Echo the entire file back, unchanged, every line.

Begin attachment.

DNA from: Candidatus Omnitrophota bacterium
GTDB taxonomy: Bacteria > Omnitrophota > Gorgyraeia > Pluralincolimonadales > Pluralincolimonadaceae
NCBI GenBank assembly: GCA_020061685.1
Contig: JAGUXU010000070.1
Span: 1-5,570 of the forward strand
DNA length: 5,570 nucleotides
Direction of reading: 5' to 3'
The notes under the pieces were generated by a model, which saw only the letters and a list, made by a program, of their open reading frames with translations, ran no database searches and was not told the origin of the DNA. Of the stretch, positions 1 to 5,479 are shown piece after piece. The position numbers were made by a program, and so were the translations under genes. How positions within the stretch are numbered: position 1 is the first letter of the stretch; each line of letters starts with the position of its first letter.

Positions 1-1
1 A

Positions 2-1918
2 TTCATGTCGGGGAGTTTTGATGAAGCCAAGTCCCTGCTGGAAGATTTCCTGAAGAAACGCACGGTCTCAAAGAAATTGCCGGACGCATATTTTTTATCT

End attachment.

DNA from: Candidatus Omnitrophota bacterium
GTDB taxonomy: Bacteria > Omnitrophota > Gorgyraeia > Pluralincolimonadales > Pluralincolimonadaceae
NCBI GenBank assembly: GCA_020061685.1
Contig: JAGUXU010000070.1
Span: 1-5,570 of the forward strand
DNA length: 5,570 nucleotides
Direction of reading: 5' to 3'
The notes under the pieces were generated by a model, which saw only the letters and a list, made by a program, of their open reading frames with translations, ran no database searches and was not told the origin of the DNA. Of the stretch, positions 1 to 5,479 are shown piece after piece. The position numbers were made by a program, and so were the translations under genes. How positions within the stretch are numbered: position 1 is the first letter of the stretch; each line of letters starts with the position of its first letter.

Positions 1-1
1 A

Positions 2-1918
2 TTCATGTCGGGGAGTTTTGATGAAGCCAAGTCCCTGCTGGAAGATTTCCTGAAGAAACGCACGGTCTCAAAGAAATTGCCGGACGCATATTTTTTATCT